Home Artistic creation Marian chalk artist uses unique canvas

Marian chalk artist uses unique canvas

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SIOUX CITY, Iowa — Maria Loh is an artist whose sacred work is ephemeral, totally dependent on the elements.

Yet she left her religious mark on a Sioux City sidewalk on April 21.

Using special artistic chalk, the 19-year-old Fargo, North Dakota native created Roberto Ferruzzi’s famous “Madonna of the Streets” on the sidewalk outside the offices of Siouxland Catholic Radio.

Loh’s visit came in conjunction with the radio station’s spring pledging campaign and the first-ever Juried Youth Art Festival, which was themed “Mary, A Model of the Perfect Communicator.”

Although Loh began her artistic journey at a young age by drawing and painting, her passion for chalk art began several summers ago.

“I didn’t know anything about chalk until I picked up a box and started doodling,” she said. “If I think back, my grandparents had a blackboard at home and I always liked to draw on it, so maybe the love started when I was a kid.”

Loh simultaneously discovered the rich history of street art and the Catholic tradition surrounding chalk art, which is said to have its beginnings in Europe between the 13th and 16th centuries.

Madonnaris, or chalk artists such as Loh, traveled to festivals using chalk to draw Madonna or religious icons.

“I fell head over heels in love with the combination of chalk and creating sacred works when I attended such festivals,” she said. “I looked forward to drawing with chalk every summer as the snow melted on the sidewalks of North Dakota.”

Interest in Loh’s art ignited when images of her drawing of Our Lady of Lourdes in her parents’ driveway in 2020 were posted on the Diocese of Fargo’s Facebook page in May. The response surprised Loh, the eldest of five children.

“I had been happy to create in peace and solitude, so I would have preferred that God left me in my garden to create,” she confessed. “But the answer showed me how God is able to share my work with others.”

Loh’s visit to Sioux City provided a unique opportunity to combine the aspect of the Catholic faith with the artistic skills of the young contestants, said Lisa Niebuhr, director of listener relations at the station.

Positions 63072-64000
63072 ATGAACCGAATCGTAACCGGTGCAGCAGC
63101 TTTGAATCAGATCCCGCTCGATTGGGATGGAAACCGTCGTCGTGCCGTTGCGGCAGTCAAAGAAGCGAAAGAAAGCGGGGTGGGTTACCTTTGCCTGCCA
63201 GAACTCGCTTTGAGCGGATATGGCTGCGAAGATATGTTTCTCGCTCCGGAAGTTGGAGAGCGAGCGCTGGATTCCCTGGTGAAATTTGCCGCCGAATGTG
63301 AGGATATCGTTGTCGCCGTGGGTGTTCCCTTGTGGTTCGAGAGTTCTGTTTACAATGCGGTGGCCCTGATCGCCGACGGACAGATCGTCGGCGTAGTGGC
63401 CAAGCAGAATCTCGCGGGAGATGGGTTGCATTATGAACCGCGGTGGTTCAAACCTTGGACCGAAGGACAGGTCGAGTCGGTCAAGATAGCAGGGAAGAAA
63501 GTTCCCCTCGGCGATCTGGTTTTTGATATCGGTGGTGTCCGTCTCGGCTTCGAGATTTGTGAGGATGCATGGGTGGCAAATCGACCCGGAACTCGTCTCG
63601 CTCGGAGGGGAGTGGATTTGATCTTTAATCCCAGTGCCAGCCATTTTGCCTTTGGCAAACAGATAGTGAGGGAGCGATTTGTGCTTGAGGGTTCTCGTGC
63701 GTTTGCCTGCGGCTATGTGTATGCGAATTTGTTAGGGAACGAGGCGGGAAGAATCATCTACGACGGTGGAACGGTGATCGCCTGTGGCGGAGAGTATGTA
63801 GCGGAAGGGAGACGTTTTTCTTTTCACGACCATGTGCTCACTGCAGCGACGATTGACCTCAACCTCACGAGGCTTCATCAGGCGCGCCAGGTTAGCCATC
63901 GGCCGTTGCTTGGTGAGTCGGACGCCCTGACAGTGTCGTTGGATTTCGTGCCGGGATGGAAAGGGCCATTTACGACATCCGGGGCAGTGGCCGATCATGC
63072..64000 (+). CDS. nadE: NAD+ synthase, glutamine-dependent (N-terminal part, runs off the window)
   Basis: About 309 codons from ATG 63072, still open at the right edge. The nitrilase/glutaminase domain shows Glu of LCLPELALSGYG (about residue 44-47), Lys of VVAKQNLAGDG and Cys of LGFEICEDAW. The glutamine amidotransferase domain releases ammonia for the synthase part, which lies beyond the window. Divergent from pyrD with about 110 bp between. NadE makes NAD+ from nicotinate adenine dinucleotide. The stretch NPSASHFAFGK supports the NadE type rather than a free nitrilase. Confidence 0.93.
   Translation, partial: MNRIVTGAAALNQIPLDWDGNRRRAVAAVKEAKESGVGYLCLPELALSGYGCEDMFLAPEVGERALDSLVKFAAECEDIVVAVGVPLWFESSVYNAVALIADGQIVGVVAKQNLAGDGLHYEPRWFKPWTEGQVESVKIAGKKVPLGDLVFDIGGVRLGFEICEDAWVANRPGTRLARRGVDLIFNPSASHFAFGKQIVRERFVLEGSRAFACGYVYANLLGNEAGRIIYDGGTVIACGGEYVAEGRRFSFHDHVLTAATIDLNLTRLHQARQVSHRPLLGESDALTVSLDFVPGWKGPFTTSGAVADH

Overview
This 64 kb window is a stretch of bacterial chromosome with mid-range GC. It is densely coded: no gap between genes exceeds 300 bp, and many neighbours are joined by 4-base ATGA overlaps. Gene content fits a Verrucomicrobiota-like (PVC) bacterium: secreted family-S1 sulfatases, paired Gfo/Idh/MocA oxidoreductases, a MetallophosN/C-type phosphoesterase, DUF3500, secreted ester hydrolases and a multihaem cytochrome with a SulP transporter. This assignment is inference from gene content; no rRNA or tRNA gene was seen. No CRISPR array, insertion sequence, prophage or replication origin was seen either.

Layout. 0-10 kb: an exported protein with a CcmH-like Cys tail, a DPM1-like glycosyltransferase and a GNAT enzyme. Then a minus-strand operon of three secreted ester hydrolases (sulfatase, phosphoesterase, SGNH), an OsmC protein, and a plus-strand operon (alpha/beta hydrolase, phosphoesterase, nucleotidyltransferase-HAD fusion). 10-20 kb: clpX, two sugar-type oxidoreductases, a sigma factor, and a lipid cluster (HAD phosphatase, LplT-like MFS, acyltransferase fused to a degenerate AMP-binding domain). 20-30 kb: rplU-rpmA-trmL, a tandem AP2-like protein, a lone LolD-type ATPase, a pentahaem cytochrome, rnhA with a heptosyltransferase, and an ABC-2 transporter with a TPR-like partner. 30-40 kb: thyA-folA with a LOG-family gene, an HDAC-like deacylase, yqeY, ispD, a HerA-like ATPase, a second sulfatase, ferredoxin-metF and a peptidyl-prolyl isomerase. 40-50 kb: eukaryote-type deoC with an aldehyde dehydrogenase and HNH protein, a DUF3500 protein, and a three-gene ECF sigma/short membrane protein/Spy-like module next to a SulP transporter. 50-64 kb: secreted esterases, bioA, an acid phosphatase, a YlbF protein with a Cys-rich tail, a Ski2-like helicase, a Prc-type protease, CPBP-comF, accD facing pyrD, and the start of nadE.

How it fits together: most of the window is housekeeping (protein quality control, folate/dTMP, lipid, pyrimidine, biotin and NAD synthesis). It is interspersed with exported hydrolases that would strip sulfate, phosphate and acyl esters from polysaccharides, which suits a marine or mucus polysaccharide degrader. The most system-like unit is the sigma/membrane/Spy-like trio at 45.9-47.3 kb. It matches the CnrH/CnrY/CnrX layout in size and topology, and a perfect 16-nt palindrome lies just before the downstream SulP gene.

“It’s a pairing that you don’t find offered anywhere else,” she said. “We believe this is a valuable collaboration that allows others to experience the awe-inspiring characteristics of Maria’s talent and the church’s teaching regarding the Blessed Virgin Mary.”

Loh rose with the sun on April 21 and began by gluing down part of the sidewalk, then painting it with white tempera as a primer to smooth out any imperfections in the cement.

Over the next eight hours, she painstakingly added the vibrant blues and yellows with highly pigmented chalk to withstand the weather outside.

“God must have watched over us, because the weather the day before had been rainy,” Niebuhr said. “The next day there were notices of strong gusts of wind, but the room was still visible.”

In keeping with the tradition of chalk artists, Loh responded to inquiries from interested passers-by.

“I wanted people to know that God is the ultimate entertainer,” she said. “We can look at creation to see that. Everything we create, we create for his glory.

At the end of the day, the radio station hosted a reception for the first-place winners from grades 1 through 12 of the art festival.

“We were surprised with 180 entries from over 30 counties in our listening area,” Niebuhr said. “A panel of professional artists judged the art, choosing a first place, second place, third place and honorable mention in each category. We also encouraged individuals to view all artwork and vote for a Viewers Choice Award.”

Loh offered ideas and spoke with the winners and their families.

She also talked about her sidewalk presentation and chalk art experiences.

Then, on April 22, Loh visited students and made chalk art at St. Michael’s Elementary School in South Sioux City, Nebraska, as well as some of the elementary buildings in the Bishop Catholic School System. Heelan in Sioux City.

“When I was in school, I would have loved to know an artist, to have my questions answered and to know that it is possible to be an artist,” she said. “I want to be that someone. I also want to reaffirm to every student that pictures speak when words fail.

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Fox is the retired editor of the Catholic Globe, the former newspaper of the Diocese of Sioux City.